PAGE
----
PAUL RYAN RESPONDS: OBAMA IS 'MORE PARTISAN AND DESPERATE BY THE DAY' The state's most controversial congressman, Rep. Paul Ryan, ripped President Obama's criticism of his budget proposal and praised Mitt Romney - a man he endorsed last week - for "relishing" the debate over how to solve the nation's fiscal mess. Yesterday Obama called Ryan's budget proposal "thinly veiled social Darwinism," saying it was "disguised as deficit reduction plans" but "really an attempt to impose a radical vision on our country." That was a charge denounced by Ryan in a phone interview with ABC News' Matthew Jaffe last night. "Desperate and demagogic is how I would describe his speech in two words," Ryan said. "Unfortunately we've become accustomed to this kind of rhetoric from the president. I feel like it's Groundhog Day, except it's April. He essentially said the same thing last year. "His speeches are becoming more partisan and desperate by the day and his attempts to divide the nation and to distract people from his own failure to lead - I just don't think are going to work," he continued. "I think people are smarter than that. "The president's attacks on our budget are as disappointing, as revealing as his attacks on the Supreme Court," Ryan said. "It seems that he takes anyone questioning his vision of limitless government as a personal affront and he's lashing out. That's hardly the kind of leadership we were expecting when he ran for office." http://abcn.ws/HcCDY8

NOTABLE: RYAN'S VEEPSTAKES RISKS AND REWARDS. As he stumped across his home-state of Wisconsin with Mitt Romney this past week, Rep. Paul Ryan looked the part of a Vice President. Comfortable and confident as Romney's wing-man, the young Congressman warmed up the crowds before Romney speeches, penned an email fundraising appeal, and even participated in a staff-organized April Fool's prank on the Massachusetts Governor. Even so, a Ryan pick has as many risks as it does potential rewards, ABC's Amy Walter observes. Read her rundown: http://abcn.ws/HaTsHw

DEMOCRATIC COUNTER-PROGRAMMING. Democratic super PACs American Bridge and Priorities USA Action have produced a video responding to all of the Romney-Ryan hype this week. Their message: "Paul Ryan's budget plan would cause the gradual demise of the Medicare system and cost 1 million students their Pell grants. Mitt Romney thinks it's 'marvelous'?" WATCH:  http://bit.ly/HfyK6c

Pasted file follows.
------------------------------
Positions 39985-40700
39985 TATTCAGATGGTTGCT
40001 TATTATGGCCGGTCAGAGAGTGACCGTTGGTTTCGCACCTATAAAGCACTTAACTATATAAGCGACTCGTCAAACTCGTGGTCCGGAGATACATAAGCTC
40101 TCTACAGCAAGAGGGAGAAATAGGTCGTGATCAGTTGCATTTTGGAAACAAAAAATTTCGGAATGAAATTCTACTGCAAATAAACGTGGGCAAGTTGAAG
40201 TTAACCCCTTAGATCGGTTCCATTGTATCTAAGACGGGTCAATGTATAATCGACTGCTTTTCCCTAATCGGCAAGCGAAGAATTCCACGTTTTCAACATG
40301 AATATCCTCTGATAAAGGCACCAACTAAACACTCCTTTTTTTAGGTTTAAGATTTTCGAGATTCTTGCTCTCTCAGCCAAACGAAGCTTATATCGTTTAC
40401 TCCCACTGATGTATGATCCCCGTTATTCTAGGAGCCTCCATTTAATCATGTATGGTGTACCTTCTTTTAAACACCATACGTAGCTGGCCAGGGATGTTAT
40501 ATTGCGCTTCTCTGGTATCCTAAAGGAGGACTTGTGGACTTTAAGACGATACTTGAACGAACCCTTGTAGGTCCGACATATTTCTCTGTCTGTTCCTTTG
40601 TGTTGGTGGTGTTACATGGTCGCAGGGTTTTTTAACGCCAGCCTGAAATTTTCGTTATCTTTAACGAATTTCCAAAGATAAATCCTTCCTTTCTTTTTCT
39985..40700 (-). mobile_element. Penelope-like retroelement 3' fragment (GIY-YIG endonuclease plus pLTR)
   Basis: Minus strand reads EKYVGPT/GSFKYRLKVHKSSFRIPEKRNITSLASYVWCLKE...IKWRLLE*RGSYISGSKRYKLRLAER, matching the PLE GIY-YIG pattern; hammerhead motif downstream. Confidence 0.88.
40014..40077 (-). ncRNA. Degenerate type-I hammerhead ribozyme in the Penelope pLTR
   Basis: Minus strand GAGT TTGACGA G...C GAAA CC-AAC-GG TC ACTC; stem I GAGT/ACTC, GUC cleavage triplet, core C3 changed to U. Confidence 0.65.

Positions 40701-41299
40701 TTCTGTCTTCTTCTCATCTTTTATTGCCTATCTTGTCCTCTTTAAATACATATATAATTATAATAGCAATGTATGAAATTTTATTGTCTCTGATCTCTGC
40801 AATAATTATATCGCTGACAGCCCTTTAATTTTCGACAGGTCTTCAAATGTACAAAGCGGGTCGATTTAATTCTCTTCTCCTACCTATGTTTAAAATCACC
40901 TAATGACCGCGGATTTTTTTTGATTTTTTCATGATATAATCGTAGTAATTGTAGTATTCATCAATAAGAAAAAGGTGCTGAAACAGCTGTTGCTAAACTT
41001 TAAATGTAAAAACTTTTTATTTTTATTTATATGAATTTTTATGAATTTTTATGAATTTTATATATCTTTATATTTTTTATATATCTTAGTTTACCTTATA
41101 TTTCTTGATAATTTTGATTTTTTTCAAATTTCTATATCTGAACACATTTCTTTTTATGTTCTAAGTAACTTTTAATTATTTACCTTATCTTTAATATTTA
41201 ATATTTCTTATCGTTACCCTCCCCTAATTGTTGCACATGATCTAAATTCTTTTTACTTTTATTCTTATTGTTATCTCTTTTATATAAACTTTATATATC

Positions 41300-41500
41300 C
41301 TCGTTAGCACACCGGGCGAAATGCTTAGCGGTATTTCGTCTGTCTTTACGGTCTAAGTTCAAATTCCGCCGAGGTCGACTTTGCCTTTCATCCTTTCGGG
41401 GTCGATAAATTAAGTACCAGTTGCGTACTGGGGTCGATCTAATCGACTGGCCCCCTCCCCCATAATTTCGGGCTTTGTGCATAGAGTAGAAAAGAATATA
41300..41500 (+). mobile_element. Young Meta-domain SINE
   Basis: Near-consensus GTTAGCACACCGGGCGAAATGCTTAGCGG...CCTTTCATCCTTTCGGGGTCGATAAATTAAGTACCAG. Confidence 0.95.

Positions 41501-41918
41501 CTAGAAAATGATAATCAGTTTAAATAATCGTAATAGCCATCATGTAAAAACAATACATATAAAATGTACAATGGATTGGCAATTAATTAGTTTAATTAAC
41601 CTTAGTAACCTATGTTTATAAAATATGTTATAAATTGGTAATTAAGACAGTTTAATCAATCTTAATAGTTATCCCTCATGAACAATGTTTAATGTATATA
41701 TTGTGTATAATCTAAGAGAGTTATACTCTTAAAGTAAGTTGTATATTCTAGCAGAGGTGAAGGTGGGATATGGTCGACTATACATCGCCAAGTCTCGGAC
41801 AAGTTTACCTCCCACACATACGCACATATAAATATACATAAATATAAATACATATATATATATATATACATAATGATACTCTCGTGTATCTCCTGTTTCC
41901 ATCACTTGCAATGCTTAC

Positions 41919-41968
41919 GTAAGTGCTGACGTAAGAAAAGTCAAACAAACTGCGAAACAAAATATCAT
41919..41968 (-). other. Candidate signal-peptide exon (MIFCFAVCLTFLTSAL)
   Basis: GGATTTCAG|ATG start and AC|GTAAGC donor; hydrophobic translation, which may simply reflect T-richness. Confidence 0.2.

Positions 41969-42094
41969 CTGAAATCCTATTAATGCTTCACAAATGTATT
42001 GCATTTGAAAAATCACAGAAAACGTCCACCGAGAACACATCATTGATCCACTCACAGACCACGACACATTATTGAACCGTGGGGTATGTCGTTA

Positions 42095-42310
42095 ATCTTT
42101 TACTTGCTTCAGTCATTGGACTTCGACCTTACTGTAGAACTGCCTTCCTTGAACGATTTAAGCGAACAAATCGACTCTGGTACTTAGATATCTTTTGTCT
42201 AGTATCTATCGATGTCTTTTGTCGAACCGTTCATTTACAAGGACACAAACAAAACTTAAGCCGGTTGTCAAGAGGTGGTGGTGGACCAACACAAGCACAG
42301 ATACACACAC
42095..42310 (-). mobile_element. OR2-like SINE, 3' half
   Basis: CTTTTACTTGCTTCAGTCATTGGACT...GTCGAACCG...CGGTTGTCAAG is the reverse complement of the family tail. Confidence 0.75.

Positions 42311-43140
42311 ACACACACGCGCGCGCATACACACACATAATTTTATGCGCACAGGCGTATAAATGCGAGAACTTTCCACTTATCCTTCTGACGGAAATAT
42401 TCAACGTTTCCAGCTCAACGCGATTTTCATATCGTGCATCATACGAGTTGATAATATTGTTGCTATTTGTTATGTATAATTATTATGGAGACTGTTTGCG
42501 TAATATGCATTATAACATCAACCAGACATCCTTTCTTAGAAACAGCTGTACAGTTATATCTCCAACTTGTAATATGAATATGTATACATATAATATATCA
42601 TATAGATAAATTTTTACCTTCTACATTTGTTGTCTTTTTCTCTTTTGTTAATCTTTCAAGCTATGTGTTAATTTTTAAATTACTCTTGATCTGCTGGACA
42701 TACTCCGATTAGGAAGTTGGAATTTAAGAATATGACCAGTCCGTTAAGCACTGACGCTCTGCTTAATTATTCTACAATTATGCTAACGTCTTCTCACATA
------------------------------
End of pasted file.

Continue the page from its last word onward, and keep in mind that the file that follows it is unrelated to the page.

@bdomenech : We are about to witness a fall campaign with more negative advertising than any in recorded history.

@politicalwire : Romney surrogate says gender gap will close once Romney's "real views" come out during the general election…  http://pwire.at/HTh02D

@nationaljournal : Obama and Romney previewed a negative, ideological campaign yesterday  http://njour.nl/HdzNSE

@ThePlumLineGS : Maureen Dowd smacks down all the fake outrage about Obama supposedly attacking the court: http://www.nytimes.com/2012/04/04/opinion/dowd-men-in-black.html?hp

@karentravers : Early  #FF for hardest working woman in news biz today-  @ABCcolleague  @AlvearDiana who's been up all night covering tornadoes in Dallas



by ABC's Chris Good

How Romney's Win Is Playing:

-The New York Times: "Romney Adds 3 Victories and Clashes With Obama … Exchange of Biting Comments on Economy Suggests New Stage of Campaign"  http://nyti.ms/HmvXWI

-The Washington Post: "Romney Bolsters His Case to GOP With Triple Win"  http://wapo.st/HI3ikZ

-The Wall Street Journal: "Romney Rolls Up Three Wins … Front-Runner Sweeps to Victory in Wisconsin, Maryland and District of Columbia"  http://on.wsj.com/HnYydB

-Pennsylvania: Santorum's Last Stand? After Romney's three wins on Tuesday, Rick Santorum's prospects are looking bleak, and the Allentown Morning Call writes that "Pennsylvania Republicans may not be able, or willing, to save him." Polls have reflected "stagnant" support for the former senator in his home state, the paper reports after Santorum delivered his election-night speech from his home state on Tuesday.  http://bit.ly/HZFH9Y

-Romney Hitting Santorum in Pennsylvania. The next GOP primaries take place on April 24, when Pennsylvania votes along with Romney-friendly states Connecticut, Delaware, New York, and Rhode Island. With Santorum's home state the most competitive among them, Romney and his allies are moving in aggressively. The Philadelphia Inquirer reports: "Already, TV ads and robocalls attacking Santorum for his record on spending issues in the Senate are flying in Pennsylvania, and there are sure to be more as the campaign goes for the knockout in the state Santorum represented in Congress. Already, Romney has scheduled a Wednesday evening campaign stop in Broomall, deep in the suburban Republican heart of Delaware County."  http://bit.ly/HJUUBz


-Mitt Romney will start the day with an address to the Newspaper Association of America in Washington, D.C. Later in the evening, he will hold a campaign event in Broomall, Pennsylvania.

-Rick Santorum will remain in Pennsylvania, with stops in Carnegie, Hollidaysburg and Mechanicsburg.

-Newt Gingrich will hold an event in Wilmington, North Carolina.

-Ron Paul will host a town hall meeting in Los Angeles, California.

-ABC's Joanna Suarez

 Check out The Note's Futures Calendar:  http://abcn.ws/ZI9gV